Despite its slow start, THE GIRL ON THE TRAIN successfully transfers from page to stage thanks to a powerful and convincing performance from Samantha Womack
When British author Paula Hawkins released her debut novel THE GIRL ON THE TRAIN back in 2015 it took the world by storm, selling an estimated 20 million copies worldwide and resulting in a major film starring Emily Blunt. Four years later, the psychological thriller has now been adapted for the stage with EASTENDERS’ Samantha Womack in the lead role.
THE GIRL ON THE TRAIN tells the story of alcoholic Rachel Watson who travels on the train every day past her old house, partly to reminisce about her former life married to Tom and partly to fantasize about a couple who live a few doors down and who seem to have a perfect life. When Rachel learns that the woman she’s been secretly watching has suddenly disappeared, she finds herself as a witness and even a suspect in a thrilling mystery in which she will face bigger revelations than she could ever have anticipated.
Those who have read Hawkins novel will no doubt be left wondering how the creative team behind THE GIRL ON THE TRAIN have managed to transfer this fast-paced story onto the stage. Hawkins’ chapters are short, fast-moving and often involve flashbacks, not to mention the sections on a fast-moving train. Thankfully, James Cotterill’s rolling set successfully helps to keep the action flowing, with Director Anthony Banks making good use of Andrzej Goulding’s projection, along with Ben and Max Ringham’s sound design and Jack Knowles’ lighting. Even the train scenes, while minimal, are effective.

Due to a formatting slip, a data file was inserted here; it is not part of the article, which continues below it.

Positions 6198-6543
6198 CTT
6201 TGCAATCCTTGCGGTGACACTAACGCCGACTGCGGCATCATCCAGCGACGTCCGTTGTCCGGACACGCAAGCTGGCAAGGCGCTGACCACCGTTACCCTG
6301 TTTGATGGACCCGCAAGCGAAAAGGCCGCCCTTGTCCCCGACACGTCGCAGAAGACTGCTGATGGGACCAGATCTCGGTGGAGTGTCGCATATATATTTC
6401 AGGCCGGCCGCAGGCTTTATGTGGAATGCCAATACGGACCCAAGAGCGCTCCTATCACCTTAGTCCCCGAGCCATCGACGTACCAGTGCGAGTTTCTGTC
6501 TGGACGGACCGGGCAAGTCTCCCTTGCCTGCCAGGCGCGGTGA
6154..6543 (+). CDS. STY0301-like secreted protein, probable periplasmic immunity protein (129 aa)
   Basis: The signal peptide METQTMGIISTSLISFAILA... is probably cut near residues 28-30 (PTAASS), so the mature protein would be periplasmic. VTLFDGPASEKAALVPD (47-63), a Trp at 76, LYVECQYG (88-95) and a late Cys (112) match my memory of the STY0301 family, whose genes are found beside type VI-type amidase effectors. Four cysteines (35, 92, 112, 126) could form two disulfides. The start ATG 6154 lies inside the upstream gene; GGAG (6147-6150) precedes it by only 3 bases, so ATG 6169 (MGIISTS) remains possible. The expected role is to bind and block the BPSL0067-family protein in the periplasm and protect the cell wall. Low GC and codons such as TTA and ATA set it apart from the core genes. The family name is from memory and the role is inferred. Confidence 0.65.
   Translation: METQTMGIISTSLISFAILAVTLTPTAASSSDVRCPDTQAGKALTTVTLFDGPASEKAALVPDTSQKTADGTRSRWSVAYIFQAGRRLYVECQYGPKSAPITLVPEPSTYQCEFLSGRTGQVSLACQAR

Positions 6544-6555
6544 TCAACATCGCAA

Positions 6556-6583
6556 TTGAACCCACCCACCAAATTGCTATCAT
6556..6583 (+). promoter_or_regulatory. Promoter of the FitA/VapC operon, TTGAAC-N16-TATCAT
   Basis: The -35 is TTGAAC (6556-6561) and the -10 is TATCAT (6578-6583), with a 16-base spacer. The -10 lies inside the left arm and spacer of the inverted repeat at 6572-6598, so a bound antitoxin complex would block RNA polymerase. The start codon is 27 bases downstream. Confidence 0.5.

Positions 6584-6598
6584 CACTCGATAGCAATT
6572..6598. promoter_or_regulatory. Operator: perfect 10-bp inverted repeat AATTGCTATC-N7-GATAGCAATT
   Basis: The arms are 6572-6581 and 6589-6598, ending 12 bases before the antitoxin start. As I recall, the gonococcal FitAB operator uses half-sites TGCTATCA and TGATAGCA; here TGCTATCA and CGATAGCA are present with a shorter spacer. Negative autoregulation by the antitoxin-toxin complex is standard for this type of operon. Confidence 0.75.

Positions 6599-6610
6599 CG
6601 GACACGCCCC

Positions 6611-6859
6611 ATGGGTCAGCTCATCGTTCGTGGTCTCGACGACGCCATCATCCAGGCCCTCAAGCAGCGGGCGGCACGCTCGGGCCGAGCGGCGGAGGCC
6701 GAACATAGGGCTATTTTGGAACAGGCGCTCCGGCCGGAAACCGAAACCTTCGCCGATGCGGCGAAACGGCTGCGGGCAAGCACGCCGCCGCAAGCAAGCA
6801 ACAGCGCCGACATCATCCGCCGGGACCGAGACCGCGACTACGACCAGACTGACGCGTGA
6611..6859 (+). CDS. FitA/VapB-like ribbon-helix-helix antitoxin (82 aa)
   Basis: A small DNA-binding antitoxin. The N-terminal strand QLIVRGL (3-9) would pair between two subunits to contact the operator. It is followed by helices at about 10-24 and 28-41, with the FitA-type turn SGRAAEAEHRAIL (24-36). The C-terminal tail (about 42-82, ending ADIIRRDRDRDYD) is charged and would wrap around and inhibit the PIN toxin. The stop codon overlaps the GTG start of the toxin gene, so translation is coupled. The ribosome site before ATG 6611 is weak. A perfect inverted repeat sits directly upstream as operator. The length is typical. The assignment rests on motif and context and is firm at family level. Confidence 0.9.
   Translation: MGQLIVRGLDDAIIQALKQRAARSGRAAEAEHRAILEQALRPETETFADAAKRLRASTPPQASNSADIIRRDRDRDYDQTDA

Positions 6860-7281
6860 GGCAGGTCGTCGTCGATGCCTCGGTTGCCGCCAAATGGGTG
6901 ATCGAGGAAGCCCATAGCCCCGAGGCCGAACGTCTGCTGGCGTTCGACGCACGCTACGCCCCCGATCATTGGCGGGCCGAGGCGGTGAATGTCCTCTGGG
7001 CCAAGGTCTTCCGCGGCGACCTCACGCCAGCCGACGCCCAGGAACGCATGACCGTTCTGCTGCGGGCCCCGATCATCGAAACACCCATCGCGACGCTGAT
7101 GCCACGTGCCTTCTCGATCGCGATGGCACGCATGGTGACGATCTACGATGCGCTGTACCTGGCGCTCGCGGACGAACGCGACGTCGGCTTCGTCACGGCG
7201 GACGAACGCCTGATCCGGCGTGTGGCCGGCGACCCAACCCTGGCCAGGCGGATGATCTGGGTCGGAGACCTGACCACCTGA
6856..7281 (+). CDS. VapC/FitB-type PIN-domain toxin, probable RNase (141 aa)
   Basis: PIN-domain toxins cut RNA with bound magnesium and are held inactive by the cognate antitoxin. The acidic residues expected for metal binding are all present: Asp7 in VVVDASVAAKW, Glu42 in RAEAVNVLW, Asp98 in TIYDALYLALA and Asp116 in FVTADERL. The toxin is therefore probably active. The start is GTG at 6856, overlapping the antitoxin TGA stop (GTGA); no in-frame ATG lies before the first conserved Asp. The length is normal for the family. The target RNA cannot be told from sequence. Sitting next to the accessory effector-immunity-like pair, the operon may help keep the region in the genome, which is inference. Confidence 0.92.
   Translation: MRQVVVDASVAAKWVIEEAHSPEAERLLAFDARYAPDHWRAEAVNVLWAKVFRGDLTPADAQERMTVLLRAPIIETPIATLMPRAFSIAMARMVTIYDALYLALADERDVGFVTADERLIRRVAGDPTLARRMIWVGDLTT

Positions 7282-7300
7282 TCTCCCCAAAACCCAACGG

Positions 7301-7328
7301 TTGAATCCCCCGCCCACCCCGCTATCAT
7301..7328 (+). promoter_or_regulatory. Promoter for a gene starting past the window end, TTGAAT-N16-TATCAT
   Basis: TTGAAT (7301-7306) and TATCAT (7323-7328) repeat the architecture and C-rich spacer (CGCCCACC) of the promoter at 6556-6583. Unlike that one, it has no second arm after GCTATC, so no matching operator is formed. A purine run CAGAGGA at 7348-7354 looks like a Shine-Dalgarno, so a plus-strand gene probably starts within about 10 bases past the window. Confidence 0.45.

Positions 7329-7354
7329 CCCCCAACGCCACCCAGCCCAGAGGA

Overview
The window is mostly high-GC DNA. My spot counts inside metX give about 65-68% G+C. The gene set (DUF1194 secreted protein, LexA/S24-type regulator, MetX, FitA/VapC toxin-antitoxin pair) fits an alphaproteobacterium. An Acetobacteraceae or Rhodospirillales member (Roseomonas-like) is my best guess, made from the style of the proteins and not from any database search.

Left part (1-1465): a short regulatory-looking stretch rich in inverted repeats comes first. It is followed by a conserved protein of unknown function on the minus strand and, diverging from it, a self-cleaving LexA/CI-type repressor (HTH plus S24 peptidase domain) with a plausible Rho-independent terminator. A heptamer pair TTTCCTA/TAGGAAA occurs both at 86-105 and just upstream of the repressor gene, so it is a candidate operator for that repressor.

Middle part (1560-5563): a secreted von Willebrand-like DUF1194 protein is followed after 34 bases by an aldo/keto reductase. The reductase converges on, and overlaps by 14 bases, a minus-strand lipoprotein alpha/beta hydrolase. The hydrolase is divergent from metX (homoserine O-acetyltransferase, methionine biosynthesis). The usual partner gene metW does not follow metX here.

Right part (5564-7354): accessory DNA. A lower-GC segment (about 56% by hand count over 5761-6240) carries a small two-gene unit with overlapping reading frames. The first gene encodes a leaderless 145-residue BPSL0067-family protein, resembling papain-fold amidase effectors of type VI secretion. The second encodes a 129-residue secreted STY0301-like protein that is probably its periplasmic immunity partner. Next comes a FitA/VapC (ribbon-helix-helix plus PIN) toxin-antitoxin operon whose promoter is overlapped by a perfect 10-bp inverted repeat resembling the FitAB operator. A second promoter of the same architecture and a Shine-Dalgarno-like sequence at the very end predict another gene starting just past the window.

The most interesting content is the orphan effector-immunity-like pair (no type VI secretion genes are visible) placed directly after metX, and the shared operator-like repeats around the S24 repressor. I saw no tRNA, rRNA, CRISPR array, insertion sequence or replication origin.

In terms of the cast, Samantha Womack delivers a powerful and convincing performance as lonely, alcoholic ex-wife Rachel Watson. Looking tired and dishevelled, she is barely leaving the stage all evening and the intensity of her characterisation means that we feel her every emotion. Elsewhere, Adam Jackson-Smith is strong as Rachel’s estranged husband Tom while CORONATION STREET’s Oliver Farnworth is convincing as Megan’s husband Scott Hipwell. John Dougall also stands out for his performance as DI Gaskill, his character and humour offering some light relief in this otherwise intense story.
This is, however, a play that demands your full attention, particularly during the first half which sees on-stage flashbacks merge with present-day interactions. Without giving too much away, the manipulation of events and characters is also far too subtly conveyed here so when the truth is finally revealed, it comes somewhat as a rushed surprise.
That said, there are plenty of twists and turns to make this a genuine thriller and despite its slow start, it does a decent job of keeping the tension high, particularly during the second act.
If you’re a fan of Hawkins’ novel – or indeed the 2016 film – you’re sure to enjoy THE GIRL ON THE TRAIN. A good old-fashioned ‘whodunnit’ with a contemporary modern twist.
THE GIRL ON THE TRAIN runs at The Lowry, Salford until 6 April 2019
Donna is the Founder and Editor of Frankly, My Dear UK. By day, she works as a digital marketing specialist, by night she reviews film, theatre and music for a wide range of publications including WhatsonStage and The Reviews Hub. Loves Formula 1, prosecco and life.